By Keith Krause
It’s hot. Like, 100 degrees F hot. And I’m carrying around this heavy, ultra nerdy backpack (which engineering school definitely prepared me for) with a laptop slung around my neck. As I make my way through the field at San Joaquin Experimental Range (SJER), waves of grasshoppers take to the air in hopes of avoiding my unforgiving boots. Even though I’ve got grass seeds poking me through my socks, I keep wading through the sometimes waist-high grasses to finish my measurements. Oh good, now I need to climb through a barbed wire fence to take some different measurements. As I pass off the backpack and laptop to my coworker I notice one of the biggest spiders I’ve ever seen, just chillin’ in the grass to my right (which makes me wonder how many more are just lying in wait in the grass I’ve been walking through all day).
Believe it or not, I’m actually really glad that I get to do these things as part of my job as the Airborne Observation Platform’s lab technician (aside from the part with the spider, yeesh). This was just one of the days that we (that is, the AOP team) recently spent out at Domain 17. We were out at the core and re-locatable sites to take a couple of types of ground-based measurements while JPL's AVIRIS flew above us. We used our CIMEL sun photometer to measure the amount of radiance that reaches the ground through the atmosphere. And that big ol’ nerdy backpack? That’s the ASD, which we used to measure the reflectance of various plants at the sites. These ground-based measurements will help us determine what’s what as we analyze future airborne measurements (i.e. is that soft chess or wild oats?), and by comparing the data to what is collected by the airborne sensor they will serve as a form of calibration for our airborne payload.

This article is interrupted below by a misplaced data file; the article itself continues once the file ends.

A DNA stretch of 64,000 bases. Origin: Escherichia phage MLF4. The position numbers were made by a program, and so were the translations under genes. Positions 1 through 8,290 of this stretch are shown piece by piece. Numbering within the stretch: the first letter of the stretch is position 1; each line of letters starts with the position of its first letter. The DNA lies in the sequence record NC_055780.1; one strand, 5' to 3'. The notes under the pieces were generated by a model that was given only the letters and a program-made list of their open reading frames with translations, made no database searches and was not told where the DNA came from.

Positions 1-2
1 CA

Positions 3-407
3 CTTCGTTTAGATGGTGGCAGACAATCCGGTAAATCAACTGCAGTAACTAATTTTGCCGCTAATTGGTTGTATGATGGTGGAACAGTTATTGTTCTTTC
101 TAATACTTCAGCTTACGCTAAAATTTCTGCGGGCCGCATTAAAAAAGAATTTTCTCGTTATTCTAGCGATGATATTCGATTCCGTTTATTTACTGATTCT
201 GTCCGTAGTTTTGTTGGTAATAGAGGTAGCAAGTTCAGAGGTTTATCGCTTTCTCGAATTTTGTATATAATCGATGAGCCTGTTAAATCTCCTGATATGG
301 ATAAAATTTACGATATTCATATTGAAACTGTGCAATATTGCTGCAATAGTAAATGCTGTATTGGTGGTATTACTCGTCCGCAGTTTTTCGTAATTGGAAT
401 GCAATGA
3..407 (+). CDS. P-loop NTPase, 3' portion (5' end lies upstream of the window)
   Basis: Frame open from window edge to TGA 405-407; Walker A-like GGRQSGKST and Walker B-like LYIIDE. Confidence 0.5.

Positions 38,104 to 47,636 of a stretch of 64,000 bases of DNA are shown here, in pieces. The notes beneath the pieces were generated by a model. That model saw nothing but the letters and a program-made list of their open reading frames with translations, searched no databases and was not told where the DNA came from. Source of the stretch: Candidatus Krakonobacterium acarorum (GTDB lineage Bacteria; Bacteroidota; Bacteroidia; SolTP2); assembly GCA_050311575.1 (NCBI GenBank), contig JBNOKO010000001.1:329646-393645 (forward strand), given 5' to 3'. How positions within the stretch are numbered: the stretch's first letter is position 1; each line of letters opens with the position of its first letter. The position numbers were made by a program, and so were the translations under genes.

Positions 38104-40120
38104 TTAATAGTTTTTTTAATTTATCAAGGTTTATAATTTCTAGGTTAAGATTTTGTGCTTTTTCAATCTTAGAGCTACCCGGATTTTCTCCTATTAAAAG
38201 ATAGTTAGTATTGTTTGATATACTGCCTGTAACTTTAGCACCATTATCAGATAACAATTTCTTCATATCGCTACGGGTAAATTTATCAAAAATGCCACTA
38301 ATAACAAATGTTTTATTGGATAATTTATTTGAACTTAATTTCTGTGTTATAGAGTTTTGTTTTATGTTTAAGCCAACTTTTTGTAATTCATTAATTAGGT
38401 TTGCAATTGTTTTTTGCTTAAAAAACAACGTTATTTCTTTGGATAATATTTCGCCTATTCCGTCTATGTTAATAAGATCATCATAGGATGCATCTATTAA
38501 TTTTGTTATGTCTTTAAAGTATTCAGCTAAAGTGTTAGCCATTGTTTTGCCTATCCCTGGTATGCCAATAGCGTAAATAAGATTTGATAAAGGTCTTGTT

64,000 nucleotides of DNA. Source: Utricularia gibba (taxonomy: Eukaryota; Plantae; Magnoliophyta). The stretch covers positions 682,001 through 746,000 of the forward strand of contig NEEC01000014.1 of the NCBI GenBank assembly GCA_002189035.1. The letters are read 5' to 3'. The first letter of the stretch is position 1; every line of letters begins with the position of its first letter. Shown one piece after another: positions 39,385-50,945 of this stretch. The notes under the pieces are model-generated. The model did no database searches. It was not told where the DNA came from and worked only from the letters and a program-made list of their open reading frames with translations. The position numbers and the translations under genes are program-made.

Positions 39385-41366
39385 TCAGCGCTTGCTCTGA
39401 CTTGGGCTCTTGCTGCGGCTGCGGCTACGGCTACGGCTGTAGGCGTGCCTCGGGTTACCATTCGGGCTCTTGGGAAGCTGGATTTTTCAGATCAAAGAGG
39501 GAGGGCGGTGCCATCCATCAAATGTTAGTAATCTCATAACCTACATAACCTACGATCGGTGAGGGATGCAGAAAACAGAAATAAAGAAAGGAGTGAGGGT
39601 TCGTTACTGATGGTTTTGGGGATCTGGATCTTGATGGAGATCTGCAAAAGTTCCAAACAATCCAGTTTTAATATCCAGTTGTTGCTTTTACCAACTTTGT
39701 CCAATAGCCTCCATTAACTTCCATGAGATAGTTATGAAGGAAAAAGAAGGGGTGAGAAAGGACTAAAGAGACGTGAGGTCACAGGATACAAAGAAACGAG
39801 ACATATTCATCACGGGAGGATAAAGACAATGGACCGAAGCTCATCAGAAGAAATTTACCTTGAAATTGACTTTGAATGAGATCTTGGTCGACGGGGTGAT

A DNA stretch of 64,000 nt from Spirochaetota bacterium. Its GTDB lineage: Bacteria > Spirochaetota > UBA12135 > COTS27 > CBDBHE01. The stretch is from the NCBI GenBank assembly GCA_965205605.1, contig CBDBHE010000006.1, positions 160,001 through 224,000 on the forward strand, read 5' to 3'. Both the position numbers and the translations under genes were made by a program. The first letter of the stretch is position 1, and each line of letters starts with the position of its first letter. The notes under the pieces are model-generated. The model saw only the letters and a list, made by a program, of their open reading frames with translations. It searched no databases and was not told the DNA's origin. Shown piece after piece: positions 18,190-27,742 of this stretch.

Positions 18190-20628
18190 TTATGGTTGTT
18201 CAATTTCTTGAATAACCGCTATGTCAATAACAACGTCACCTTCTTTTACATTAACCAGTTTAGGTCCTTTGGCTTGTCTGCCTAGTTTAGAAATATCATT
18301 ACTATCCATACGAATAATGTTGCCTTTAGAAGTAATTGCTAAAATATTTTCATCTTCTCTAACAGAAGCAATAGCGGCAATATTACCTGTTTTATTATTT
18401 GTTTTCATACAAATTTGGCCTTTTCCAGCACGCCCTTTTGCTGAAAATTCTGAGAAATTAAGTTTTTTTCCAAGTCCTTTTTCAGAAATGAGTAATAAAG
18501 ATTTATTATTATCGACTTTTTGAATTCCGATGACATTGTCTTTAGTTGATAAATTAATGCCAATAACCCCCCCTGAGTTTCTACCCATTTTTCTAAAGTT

The D17 sites (SJER, Soaproot Saddle and Upper Teakettle) were chosen to study the effects of climate change at various elevations. We measured the reflectance of grasses, two types of oak and gray pine (among other things) at SJER and, as we went to higher elevations at Soaproot Saddle and Upper Teakettle, switched to the likes of cedar, manzanita and fir. With the change in vegetation, Soaproot Saddle and Upper Teakettle also provided a very welcome respite from the heat, the opportunity to stand next to giant Sequoia trees and the occasional hunter sighting. Granted, this isn’t exactly a typical day for me, especially since our data will be taken during “peak greenness” and it’s now the beginning of October. So I do have to spend some time in the lab as a lab technician – go figure. Now that the NEON project is funded for construction, the AOP lab is coming together: within the next few months we’ll have the instrumentation to make up our first airborne payload (imaging spectrometer, wLiDAR, and camera), and we’re hoping to get some wind beneath a Twin Otter’s wings this coming spring and summer. Before we can start our own test flights, I’ll be busy learning how to operate the payload, helping to calibrate it in a variety of ways and working to optimize the field measurement processes. And when our test flight season does roll around, I’ll get to fly the plane! Just kidding…but I will get to fly in the plane. Not a bad gig for a lab tech.